“From when we started conceptualising this project, our intention was to focus on natural materials. Like all our projects, our inclination will always be true to materials,” mused Wang. “For this house, the finishes are marble, granite, natural wood and slabs of timber. Marble and granite are amazing materials with unique patterns. Marble can be art, valued not only for its luxurious finish but for the endless opportunities the natural vein gives designers. The thermal mass of natural stone is also superior in keeping the house cool in a tropical climate.”

Natural wood veneer was used liberally in the common areas, the warm hues contrasting pleasingly against the marble.

The house incorporates natural materials such as marble, granite and natural wood veneer. (Photo: David Yeow)

The balanced effect achieved was no accident: “We were very particular on the natural wood veneer characteristics and the experience when one comes close to it visually and tactility. We have explored numerous finishes (sealer and wax, etc) on these wood veneers as we wanted to preserve the natural beauty of the wood grain.”

While S/LAB 10 is known for its meticulous detailing work, working with natural materials presented its own set of challenges. This was particularly the case in the marble staircase that pierces through all three floors and appears like a seamless swathe of stone.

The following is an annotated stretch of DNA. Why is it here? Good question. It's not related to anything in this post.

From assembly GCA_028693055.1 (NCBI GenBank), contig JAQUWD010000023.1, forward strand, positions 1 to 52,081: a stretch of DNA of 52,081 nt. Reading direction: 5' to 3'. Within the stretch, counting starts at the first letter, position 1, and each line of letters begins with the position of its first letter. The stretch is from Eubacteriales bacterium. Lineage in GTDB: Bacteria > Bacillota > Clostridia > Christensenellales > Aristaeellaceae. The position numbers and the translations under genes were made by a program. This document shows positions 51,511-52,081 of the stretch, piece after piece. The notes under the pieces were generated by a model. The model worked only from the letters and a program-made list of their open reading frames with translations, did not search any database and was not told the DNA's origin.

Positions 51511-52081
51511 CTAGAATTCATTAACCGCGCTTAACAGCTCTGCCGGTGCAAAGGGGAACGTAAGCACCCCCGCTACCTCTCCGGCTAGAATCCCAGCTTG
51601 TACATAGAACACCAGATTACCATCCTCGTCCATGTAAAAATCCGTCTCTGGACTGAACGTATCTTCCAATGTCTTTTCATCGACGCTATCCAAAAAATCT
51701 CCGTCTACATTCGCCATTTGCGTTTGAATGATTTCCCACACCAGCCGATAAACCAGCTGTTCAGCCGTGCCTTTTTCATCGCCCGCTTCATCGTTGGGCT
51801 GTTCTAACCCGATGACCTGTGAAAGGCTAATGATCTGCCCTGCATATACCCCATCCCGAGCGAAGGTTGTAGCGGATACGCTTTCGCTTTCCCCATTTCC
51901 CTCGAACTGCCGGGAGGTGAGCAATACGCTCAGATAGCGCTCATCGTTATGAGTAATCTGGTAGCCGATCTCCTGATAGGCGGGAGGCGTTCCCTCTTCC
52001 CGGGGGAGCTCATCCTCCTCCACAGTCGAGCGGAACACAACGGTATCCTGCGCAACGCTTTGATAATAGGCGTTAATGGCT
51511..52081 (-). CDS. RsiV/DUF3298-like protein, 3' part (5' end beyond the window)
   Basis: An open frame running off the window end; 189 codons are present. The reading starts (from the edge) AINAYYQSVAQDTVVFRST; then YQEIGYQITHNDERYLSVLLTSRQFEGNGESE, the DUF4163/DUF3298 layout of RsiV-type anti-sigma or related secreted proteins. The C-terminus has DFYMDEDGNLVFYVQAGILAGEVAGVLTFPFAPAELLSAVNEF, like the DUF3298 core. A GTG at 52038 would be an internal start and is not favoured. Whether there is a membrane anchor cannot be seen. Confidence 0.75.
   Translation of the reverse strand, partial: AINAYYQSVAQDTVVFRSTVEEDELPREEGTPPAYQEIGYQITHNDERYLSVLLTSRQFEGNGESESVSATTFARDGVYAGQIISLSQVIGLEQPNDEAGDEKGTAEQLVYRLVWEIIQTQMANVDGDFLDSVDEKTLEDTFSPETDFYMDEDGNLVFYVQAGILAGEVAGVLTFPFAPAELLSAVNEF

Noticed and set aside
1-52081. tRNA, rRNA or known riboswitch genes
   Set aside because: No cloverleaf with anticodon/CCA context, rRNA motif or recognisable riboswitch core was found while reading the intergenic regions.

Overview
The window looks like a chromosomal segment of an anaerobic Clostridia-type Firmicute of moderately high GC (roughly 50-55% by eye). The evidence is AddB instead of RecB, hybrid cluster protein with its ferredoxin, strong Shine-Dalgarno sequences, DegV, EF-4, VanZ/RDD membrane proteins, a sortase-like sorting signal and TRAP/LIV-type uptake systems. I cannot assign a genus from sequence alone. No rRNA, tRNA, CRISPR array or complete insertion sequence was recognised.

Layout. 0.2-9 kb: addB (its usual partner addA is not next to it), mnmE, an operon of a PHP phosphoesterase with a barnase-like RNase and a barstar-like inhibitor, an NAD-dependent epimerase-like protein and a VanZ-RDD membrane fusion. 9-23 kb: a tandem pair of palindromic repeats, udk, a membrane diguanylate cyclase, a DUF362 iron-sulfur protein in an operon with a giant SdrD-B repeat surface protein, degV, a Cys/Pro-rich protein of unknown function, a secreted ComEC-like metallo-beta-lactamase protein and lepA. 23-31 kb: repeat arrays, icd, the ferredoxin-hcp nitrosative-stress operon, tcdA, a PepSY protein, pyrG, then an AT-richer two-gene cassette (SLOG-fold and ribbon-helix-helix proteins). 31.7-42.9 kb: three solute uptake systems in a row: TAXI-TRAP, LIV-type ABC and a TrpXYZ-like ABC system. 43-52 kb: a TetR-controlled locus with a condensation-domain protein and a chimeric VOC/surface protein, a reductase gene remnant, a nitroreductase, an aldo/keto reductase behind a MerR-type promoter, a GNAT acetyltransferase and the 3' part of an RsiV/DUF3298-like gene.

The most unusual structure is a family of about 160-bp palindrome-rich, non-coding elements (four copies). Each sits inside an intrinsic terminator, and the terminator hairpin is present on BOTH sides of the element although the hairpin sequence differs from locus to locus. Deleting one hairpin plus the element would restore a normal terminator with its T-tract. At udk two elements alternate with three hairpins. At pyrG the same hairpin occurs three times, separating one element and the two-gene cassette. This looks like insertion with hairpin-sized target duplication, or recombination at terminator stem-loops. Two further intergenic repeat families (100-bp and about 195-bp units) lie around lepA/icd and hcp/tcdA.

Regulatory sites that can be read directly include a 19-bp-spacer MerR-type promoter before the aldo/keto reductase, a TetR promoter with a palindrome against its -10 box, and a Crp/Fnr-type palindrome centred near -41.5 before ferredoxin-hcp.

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“As a natural material, marble is very challenging to work with.  Every single piece of marble pattern is unique and non-modifiable.  Our design intent was to have the marble vein continuously leading up the six-metre long staircase over three levels,” explained Wang.

“In searching for the right marble, we visited multiple stone quarries from Ipoh to KL to JB. We personally inspected every piece of marble and created 3D renders to best optimise the design outcome.”

Apart from the stunning staircase, the mesmerising kitchen island was another exercise in showcasing the designers’ commitment to fine details. Consisting of 48 pieces of marble layered over each other, each piece was hand-cut and installed individually. To ensure that the undulated curves flowed naturally, multiple physical scale models were made before the designers decided on its final organic form.

The kitchen island is made from 48 pieces of marble layered over each other, each piece hand-cut and installed individually. (Photo: David Yeow)

Midway through construction, the pandemic struck and site work was paused for almost 10 months. But once lockdowns eased, work resumed and the family finally moved into their home early this year.

Since then, Wang shared that that the client regularly sends over photos of his family enjoying the space.

(Photo: David Yeow)

“The client put a lot of trust in us and the greatest reward comes when we know the finished product exceeds the client’s expectations. We were keen to take up this project because we knew the outcome would be unique and tailored to the family’s needs and expectations. Designing homes is like sculpting spaces that project meaningful messages to the dwellers. In this case, filial piety, healing and fun.”


“Designing homes is like sculpting spaces that project meaningful messages to the dwellers.” – Hao Wang